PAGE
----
Pesce Law Group, P.C.


Naperville | Oak Brook | Burr Ridge | Lake Forest | St. Charles

Can I File for Divorce Before I Move Out?

 Posted on October 22, 2019 in Divorce

DuPage County divorce attorneysIf you have reached the point in your marriage where you believe that your relationship is beyond saving, you have most likely given a great deal of thought to filing for divorce. In fact, a divorce might be your best option. However, you might be hesitant to file your divorce petition while you and your spouse are still sharing a home. As you probably realize, many couples will go through a “trial separation” before filing for divorce, but is a separation actually necessary? According to the law in Illinois, the answer is “not usually.”

Legal Separation vs. Living Separate and Apart

It is important to understand that very few couples pursue legal separation in Illinois. A legal separation is similar, in many aspects, to a divorce, with the primary difference being that the couple is still legally married. While seeking a legal separation, issues such as spousal maintenance and parental responsibilities must be addressed, and the couple could opt to divide their property as well. (The court will make property division decisions for a legal separation.) Once an order for legal separation has been entered, it can only be vacated by a petition by the spouses or by a subsequent judgment of divorce.

On the other hand, most couples will undergo a period of living separate and apart before they get divorced. In such cases, one spouse will typically stay with family or find an apartment while the couple decides whether or not to continue working on their relationship. In some situations, the decision to get divorced has already been made before one of the spouses moves out.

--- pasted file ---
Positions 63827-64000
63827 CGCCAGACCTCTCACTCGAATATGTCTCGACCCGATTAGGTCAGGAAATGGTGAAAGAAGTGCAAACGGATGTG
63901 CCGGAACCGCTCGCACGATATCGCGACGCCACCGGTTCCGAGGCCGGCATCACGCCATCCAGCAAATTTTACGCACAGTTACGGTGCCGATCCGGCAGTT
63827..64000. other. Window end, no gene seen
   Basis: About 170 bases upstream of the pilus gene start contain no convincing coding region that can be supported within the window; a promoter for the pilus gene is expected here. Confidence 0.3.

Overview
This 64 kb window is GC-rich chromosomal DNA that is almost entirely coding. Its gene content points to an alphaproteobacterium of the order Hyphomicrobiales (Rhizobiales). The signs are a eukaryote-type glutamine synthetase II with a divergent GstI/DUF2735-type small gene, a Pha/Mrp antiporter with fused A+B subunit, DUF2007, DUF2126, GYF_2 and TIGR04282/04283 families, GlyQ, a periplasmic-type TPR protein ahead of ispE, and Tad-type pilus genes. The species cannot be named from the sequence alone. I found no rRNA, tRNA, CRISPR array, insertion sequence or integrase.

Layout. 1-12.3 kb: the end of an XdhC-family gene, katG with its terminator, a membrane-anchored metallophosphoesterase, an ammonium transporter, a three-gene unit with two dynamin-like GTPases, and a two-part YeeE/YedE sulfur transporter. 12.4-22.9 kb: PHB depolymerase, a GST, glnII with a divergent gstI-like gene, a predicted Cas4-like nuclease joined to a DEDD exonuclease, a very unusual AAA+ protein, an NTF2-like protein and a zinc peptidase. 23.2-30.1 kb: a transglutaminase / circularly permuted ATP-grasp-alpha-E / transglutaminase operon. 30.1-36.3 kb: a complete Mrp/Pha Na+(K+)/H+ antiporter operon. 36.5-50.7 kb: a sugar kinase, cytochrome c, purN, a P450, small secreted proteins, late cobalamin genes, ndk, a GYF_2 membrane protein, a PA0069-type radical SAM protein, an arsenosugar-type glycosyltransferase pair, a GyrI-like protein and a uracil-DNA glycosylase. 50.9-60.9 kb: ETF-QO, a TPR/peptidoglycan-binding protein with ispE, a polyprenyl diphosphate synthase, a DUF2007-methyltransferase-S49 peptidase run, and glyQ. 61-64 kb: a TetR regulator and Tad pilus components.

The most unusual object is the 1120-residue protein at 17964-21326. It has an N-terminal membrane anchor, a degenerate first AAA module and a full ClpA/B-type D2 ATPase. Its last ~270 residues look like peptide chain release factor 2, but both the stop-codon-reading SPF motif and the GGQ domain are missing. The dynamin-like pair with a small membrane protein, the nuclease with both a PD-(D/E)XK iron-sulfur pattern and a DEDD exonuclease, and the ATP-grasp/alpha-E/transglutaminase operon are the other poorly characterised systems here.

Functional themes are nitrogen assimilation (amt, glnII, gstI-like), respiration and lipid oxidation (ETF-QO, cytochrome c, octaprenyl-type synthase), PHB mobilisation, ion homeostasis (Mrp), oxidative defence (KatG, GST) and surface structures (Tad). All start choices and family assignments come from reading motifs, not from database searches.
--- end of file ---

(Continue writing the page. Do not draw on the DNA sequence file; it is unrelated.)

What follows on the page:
Understanding Illinois Law

Prior to 2016, a couple was required to live separate and apart for up to two years before a no-fault divorce judgment could be entered. If the spouses agreed, the separation period could be reduced to six months. In 2016, however, the law in Illinois was changed to eliminate the required period of living separate and apart. Today, a couple can obtain a divorce without living apart for even a single day—though most couples still opt to do so.

If both spouses are not in agreement about the divorce, however, a six-month period of living separate and apart will be accepted by the court as irrefutable proof that the marriage has broken down beyond repair. This means that if your spouse is refusing to participate in the divorce process because he or she does not believe that you have irreconcilable differences, the court can force the process to continue after you have lived apart for six months. If your spouse continues to refuse to participate, the court could enter a default judgment in your favor.

Call a DuPage County Family Lawyer for Help

When you are considering a divorce, it is easy to become confused, overwhelmed, and uncertain about the road ahead. Fortunately, the experienced Naperville divorce attorneys at Pesce Law Group, P.C. can help. Call 630-352-2240 to schedule a free consultation with a member of our team today. We will work with you in protecting your rights so that you can focus on building a happier, healthier future.



Share this post:
Back to Top